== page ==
Allotting for the usual Obama lateness, figure he’ll be at the podium sometime around 12:15. No mystery what this is about, either:
CNN JUST IN: On Obamacare fix, Nancy Pelosi said: "The president will offer a proposal today is my understanding"
— Vaughn Sterling (@vplus) November 14, 2013
Pelosi, who became Speaker in 2006 by calling for a strong Congress to check executive overreach, is now hoping that Obama proposes an “administrative fix” rather than come to Congress. She’s a fraud, as is Captain Keepyourplan, of course. If O does call on Congress to pass something, though, I think Noah Rothman’s right about what that something will be:
Demanding higher subsidies would help him in two ways. First, it would spare him from having to endorse Landrieu’s “keep your plan” bill instead. Carney hinted yesterday that Obama might be open to that, but that’s only because he’s facing a ferocious revolt among congressional Dems. Landrieu’s bill would make the adverse selection trainwreck caused by the website’s failure even worse. It’s a last-resort option for O, something he’d do only if there was no other way to placate people who’ve received cancellation notices and the panicky Democrats who represent them in Congress. If you believe Politico, somewhere between 20 and 100 Dems could vote for Fred Upton’s “Keep Your Plan Act” tomorrow if O doesn’t offer them something else today. “Higher subsidies” is that something else. When in doubt, you can’t go wrong asking Democrats to support higher federal spending.
The other reason it helps him is that it would shift some of the spotlight he’s melting under right now to the GOP, in daring them to oppose a little extra cash for the same canceled policy-holders they claim to sympathize so much with. People want their old plans back because the new ones are too expensive? Fine — let’s subsidize them a little more, so that the rate shock isn’t so severe. That doesn’t solve the problem of higher deductibles and co-pays in many cases or the access shock that’s coming next year when people realize their new provider networks are smaller than their old ones, but so what? Obama’s not out there today because the law’s not working correctly. It’s working precisely the way it’s supposed to (in terms of cancellations). This is a political crisis and the standard liberal response to that is “more candy.” Let Republicans be the ones to tell people with cancelled plans that no, billions more in handouts to keep this boondoggle afloat isn’t the prudent thing to do when you’re $17 trillion in debt.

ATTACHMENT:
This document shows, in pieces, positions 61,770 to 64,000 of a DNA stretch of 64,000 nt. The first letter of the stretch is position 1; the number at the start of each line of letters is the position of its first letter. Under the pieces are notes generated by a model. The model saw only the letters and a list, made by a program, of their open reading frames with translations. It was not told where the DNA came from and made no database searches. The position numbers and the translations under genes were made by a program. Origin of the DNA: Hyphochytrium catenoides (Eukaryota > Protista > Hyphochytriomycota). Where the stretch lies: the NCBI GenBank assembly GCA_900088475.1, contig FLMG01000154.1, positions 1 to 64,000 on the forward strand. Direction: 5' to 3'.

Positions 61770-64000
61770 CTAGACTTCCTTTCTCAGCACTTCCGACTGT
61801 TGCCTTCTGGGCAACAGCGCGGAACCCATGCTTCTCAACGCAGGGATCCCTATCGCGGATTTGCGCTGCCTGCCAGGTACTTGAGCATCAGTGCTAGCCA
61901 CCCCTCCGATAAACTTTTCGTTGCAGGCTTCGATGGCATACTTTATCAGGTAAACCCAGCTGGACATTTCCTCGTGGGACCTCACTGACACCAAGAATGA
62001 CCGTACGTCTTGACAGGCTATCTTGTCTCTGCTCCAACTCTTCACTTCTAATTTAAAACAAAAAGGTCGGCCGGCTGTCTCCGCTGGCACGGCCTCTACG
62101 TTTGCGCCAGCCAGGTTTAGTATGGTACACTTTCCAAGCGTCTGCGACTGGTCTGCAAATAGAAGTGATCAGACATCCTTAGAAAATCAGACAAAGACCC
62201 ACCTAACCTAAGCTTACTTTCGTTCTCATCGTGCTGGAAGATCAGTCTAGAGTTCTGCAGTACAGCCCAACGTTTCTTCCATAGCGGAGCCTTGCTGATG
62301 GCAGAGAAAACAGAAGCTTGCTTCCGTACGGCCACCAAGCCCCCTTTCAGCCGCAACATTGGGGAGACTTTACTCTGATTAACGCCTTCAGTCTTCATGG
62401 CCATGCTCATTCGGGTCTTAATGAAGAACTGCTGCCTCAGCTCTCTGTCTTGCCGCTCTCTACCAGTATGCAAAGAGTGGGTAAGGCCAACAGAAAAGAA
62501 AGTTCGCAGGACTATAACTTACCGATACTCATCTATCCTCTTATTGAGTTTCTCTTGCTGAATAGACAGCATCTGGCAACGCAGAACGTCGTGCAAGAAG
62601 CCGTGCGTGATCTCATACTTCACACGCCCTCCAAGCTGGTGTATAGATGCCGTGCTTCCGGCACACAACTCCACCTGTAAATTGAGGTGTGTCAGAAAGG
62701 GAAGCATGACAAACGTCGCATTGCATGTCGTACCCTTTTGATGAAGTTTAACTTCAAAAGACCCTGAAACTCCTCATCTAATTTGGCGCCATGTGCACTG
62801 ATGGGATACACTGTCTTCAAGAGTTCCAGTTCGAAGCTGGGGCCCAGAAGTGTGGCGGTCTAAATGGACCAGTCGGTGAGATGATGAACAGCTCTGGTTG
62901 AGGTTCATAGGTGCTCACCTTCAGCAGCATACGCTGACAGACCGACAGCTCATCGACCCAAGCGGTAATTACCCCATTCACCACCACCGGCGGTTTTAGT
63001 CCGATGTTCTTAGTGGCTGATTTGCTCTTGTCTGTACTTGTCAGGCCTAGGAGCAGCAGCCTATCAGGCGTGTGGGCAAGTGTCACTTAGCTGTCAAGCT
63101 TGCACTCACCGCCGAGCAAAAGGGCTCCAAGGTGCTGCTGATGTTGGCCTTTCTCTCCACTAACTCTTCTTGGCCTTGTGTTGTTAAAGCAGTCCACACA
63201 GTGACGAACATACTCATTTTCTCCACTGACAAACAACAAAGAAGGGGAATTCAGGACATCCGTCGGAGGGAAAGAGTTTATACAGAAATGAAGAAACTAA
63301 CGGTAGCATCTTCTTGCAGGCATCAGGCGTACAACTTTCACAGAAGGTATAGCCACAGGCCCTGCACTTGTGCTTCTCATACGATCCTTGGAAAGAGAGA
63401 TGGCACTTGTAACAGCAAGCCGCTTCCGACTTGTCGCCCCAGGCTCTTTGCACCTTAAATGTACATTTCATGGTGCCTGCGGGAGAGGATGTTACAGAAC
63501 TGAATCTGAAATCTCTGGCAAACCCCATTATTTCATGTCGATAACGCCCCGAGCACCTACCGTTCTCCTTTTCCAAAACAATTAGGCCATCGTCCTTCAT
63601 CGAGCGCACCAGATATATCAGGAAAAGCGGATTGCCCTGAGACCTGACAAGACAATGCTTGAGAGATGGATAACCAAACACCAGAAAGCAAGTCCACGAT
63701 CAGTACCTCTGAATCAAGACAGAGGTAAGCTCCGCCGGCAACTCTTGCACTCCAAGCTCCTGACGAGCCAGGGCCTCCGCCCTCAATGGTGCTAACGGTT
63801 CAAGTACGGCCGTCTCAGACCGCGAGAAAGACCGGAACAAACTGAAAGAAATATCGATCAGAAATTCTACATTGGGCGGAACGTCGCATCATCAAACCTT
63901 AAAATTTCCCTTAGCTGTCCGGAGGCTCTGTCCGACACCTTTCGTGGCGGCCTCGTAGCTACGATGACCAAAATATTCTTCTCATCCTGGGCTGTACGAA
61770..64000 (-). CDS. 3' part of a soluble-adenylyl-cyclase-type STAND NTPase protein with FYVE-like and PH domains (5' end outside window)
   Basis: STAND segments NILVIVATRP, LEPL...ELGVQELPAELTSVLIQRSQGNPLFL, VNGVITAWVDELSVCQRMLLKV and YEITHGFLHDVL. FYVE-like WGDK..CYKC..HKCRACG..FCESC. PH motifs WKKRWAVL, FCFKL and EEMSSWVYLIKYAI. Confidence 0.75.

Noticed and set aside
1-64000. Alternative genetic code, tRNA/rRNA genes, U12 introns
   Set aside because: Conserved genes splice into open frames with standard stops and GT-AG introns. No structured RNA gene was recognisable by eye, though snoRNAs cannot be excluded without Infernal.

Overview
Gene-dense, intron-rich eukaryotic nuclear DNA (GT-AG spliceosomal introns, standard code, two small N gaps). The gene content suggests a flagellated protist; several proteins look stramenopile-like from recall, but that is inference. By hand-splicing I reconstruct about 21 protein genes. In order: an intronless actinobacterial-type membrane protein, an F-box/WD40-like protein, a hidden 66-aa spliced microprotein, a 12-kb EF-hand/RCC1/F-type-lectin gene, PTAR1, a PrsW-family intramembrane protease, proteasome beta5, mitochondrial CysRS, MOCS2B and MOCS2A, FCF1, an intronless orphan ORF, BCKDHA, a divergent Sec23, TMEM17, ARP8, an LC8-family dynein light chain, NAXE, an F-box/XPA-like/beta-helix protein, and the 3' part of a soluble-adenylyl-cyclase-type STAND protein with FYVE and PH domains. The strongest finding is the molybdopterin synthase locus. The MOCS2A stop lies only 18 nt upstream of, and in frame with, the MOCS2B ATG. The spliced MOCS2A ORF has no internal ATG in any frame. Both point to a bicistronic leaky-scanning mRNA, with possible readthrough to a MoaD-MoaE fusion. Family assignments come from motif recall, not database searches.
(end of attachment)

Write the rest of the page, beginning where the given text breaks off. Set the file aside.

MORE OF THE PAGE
While we wait, enjoy this schadenfreudelicious reflection by ObamaCare superfan Ezra Klein, surveying the wreckage around him.
Update: Holy cow.
Breaking: source tells me potus will announce cancelled insurance policies for those in individual market can ml be renewed…
— Dana Bash (@DanaBashCNN) November 14, 2013
More on potus announce: insurance companies will be required to tell people renewing cancelled plans of alt options & benefits they'll lose
— Dana Bash (@DanaBashCNN) November 14, 2013
So … he’s embracing adverse selection? WaPo explains:
Any plans that are grandfathered – as these uncancelled plans would have to be – are kept financially separate from literally all other plans offered in the post-health law marketplace. Pre-Obamacare plans are put into what’s known as a separate “risk pool.” That means insurance companies can set premiums based just on how healthy or sick people are in this specific plan.
And since these are people insurers have decided to enroll, you can bet they tend to be a healthy bunch.
Everyone who gets insurance in an Obamacare-compliant plan would be in a different risk pool. Since those products have to take any applicants, they would likely have higher premiums.
“What they would allow the issuer to do is carve up the risk pool based on healthy and sick,” Corlette says. “Because the sicker people would be in the guaranteed issue market, over time you’d end up in the typical insurance death spiral.”
Plans offered on the exchange, which are already more expensive than canceled plans, will necessarily be even more expensive next year to make up for the loss of revenue insurers will suffer as healthy people revert to their now un-canceled plans. That’ll further discourage healthy people from enrolling next year or even dropping coverage that they’ve purchased on the exchange this year, which is where you get into death-spiral territory. One obvious way to prevent that would be for Uncle Sam to compensate insurers for their losses instead. Show of hands, Democrats: Who wants to run on that idea next year? Besides Debbie Wasserman-Schultz, I mean.